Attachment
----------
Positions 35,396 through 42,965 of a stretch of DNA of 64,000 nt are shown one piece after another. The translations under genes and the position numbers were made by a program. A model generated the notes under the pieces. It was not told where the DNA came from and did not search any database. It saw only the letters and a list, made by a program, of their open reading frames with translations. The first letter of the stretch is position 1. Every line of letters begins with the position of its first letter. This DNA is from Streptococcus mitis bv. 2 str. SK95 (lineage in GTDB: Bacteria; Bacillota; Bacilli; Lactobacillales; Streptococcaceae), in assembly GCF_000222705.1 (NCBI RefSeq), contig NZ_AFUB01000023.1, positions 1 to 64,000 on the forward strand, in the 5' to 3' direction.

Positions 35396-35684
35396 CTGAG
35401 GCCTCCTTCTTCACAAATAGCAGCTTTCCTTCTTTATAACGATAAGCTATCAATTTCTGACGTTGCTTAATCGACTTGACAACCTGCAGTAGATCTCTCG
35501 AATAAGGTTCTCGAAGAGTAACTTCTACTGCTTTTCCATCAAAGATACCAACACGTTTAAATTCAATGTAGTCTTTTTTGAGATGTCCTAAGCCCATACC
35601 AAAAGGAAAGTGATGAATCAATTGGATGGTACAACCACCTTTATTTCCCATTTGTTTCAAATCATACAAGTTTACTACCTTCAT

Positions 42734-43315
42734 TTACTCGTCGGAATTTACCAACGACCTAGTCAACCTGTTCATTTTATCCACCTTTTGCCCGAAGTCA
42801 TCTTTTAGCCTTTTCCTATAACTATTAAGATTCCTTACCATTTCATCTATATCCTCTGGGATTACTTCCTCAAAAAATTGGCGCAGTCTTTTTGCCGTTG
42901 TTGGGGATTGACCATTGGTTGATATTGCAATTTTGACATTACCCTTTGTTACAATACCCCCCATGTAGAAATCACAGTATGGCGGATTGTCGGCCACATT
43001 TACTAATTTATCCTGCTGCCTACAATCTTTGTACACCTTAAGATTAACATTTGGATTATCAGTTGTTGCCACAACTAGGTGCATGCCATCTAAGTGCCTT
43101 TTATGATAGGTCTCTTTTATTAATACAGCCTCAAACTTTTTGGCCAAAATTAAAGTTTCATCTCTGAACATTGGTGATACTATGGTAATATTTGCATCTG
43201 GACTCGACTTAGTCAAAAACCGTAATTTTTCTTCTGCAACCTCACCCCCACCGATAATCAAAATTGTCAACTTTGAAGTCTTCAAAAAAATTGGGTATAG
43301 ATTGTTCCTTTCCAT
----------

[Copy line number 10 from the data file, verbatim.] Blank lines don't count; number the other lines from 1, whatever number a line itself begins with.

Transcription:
42901 TTGGGGATTGACCATTGGTTGATATTGCAATTTTGACATTACCCTTTGTTACAATACCCCCCATGTAGAAATCACAGTATGGCGGATTGTCGGCCACATT